Genetics Research International

Genetics in Genomic Era

Publishing date
19 Dec 2014
Submission deadline
01 Aug 2014

1National Eye Institute, NIH, Bethesda, MD 20892, USA

2Institute of Medical Genetics, School of Medicine, Cardiff University, Cardiff CF14 4XN, UK

3Saint-Petersburg Branch of N. I. Vavilov Institute of General Genetics, Russian Academy of Sciences, Saint Petersburg 199034, Russia

4NCBI, NLM, NIH, Bethesda, MD 20894, USA

Genetics in Genomic Era


The last decade has been known as the “genomic era.” Whole genome and exome next-generation sequencing provide us with a new arsenal of tools with which to study human and animal genetics. It is now possible to identify genetic mutations that cause the Mendelian disease even when the number of affected individuals (in rare and neglected diseases) is very limited. This has been facilitated by the availability of large quantities of genome sequence data from the general population (1000 Genomes Project). Genomic data analysis should be useful in dissecting the mechanisms underlying complex polygenic disease. Even though we possess new capabilities, we are also encountering a new set of problems with analysis of genomic data and reanalysis of already published (deposited in databases) data. The problems of genomic data presentation, format, integration, sharing, and reanalysis are now starting to be addressed.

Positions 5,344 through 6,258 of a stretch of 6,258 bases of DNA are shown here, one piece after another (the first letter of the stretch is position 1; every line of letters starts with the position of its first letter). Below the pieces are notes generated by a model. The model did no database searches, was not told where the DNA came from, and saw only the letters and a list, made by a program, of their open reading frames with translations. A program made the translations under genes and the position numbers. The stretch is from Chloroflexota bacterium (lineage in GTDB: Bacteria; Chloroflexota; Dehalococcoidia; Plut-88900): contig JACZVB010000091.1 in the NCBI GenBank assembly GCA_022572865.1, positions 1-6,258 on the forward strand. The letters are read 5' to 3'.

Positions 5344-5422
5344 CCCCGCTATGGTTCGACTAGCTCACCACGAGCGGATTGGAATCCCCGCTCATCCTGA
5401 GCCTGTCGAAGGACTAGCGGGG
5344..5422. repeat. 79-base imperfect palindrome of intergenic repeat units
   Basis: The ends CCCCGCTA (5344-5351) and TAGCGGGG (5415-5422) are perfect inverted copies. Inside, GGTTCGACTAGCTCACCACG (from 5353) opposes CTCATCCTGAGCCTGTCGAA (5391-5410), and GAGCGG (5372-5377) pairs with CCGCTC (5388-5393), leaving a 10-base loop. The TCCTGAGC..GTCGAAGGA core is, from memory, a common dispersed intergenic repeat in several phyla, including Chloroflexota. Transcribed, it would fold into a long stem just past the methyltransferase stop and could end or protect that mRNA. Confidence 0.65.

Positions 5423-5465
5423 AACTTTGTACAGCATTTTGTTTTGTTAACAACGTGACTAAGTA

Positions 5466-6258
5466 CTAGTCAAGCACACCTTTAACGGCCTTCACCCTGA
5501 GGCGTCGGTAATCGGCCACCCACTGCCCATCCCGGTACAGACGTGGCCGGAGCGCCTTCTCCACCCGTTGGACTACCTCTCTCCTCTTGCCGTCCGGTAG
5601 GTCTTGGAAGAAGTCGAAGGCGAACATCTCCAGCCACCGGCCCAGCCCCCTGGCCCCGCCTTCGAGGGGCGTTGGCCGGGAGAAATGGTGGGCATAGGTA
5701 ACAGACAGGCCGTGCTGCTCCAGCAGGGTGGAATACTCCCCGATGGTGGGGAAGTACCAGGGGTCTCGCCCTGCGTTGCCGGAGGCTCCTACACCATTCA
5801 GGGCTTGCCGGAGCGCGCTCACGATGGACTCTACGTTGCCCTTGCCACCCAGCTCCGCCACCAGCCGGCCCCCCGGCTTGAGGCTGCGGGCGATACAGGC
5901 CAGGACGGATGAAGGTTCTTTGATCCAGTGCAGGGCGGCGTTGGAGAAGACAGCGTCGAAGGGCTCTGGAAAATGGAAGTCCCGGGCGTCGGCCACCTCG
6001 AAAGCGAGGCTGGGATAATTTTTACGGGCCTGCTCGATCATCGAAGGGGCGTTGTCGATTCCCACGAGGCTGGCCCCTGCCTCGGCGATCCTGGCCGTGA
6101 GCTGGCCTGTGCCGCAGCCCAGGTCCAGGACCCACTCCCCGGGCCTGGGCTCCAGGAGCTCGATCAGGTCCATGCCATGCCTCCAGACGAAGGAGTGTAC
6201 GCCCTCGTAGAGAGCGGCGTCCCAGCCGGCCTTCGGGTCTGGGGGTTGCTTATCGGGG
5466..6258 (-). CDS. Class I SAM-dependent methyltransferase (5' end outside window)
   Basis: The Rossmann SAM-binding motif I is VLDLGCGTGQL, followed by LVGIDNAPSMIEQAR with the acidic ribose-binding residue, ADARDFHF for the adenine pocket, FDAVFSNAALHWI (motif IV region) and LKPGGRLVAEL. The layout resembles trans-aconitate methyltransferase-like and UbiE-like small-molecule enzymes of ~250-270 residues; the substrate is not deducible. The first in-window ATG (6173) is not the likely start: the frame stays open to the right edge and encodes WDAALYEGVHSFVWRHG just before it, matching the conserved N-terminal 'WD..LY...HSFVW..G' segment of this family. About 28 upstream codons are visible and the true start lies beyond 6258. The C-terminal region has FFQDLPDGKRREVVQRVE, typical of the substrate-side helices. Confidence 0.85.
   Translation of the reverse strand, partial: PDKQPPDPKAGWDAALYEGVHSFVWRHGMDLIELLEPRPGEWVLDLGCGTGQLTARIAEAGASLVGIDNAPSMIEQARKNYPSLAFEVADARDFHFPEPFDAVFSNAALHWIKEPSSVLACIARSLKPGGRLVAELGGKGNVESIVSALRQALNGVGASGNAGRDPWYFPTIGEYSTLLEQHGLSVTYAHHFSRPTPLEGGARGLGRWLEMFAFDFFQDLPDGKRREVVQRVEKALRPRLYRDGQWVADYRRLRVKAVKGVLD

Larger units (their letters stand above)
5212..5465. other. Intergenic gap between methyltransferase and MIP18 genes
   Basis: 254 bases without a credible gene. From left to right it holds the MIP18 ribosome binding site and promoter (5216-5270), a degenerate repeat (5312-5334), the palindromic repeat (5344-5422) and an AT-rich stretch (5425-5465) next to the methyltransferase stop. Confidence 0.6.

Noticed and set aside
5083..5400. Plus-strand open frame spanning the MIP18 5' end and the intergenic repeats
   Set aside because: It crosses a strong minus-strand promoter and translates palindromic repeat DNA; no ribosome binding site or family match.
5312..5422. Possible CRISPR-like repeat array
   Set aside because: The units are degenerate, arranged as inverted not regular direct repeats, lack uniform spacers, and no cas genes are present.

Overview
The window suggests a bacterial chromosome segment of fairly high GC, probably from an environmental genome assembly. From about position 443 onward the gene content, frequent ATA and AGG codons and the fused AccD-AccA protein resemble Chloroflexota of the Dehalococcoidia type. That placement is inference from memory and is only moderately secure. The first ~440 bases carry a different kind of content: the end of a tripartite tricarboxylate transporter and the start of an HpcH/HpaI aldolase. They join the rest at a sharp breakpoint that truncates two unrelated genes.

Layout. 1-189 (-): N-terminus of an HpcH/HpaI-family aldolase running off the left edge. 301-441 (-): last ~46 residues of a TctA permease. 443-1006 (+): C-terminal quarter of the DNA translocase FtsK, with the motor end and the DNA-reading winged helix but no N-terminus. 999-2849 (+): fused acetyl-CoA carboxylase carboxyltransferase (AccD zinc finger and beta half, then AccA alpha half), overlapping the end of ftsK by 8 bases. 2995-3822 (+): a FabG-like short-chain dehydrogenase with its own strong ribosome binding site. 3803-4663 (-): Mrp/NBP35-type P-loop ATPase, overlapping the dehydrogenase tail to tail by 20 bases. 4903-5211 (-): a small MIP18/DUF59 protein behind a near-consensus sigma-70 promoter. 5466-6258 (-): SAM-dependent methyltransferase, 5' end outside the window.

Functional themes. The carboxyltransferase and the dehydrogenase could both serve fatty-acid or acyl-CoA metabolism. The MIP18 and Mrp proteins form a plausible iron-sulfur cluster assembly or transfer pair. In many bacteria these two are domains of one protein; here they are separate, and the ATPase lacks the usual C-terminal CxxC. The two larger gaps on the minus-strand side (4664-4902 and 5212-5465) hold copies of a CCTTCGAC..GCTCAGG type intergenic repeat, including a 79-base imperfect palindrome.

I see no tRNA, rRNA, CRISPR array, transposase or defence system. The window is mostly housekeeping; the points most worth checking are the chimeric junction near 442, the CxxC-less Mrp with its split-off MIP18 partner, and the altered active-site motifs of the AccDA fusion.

We invite authors to submit original research articles as well as reviews that would present state of the art in the field of human, animal, and plant genetics using the latest genomic tools. Potential topics include, but are not limited to:

  • Organization of genetic networks and enzymatic pathways and their contribution to cellular and organismal phenotypes
  • Structural and functional components encoded in genomes
  • Analysis of the heritable variation in genomes
  • Strategies for identifying the genetic contributions to disease and the drug response
  • Evolutionary variation across species and the underlying mechanisms responsible
  • Genome instability and mutagenesis in plant genomes
  • Genome-based approaches to the prediction of disease susceptibility and drug response, presymptomatic detection of illness, and molecular taxonomy of disease states
  • Using new understanding of genes and pathways to develop powerful new therapeutic approaches to disease
  • Options for the ethically responsible use of human genomic data in medical and nonmedical settings

Before submission authors should carefully read over the journal’s Author Guidelines, which are located at Prospective authors should submit an electronic copy of their complete manuscript through the journal Manuscript Tracking System at according to the following timetable:

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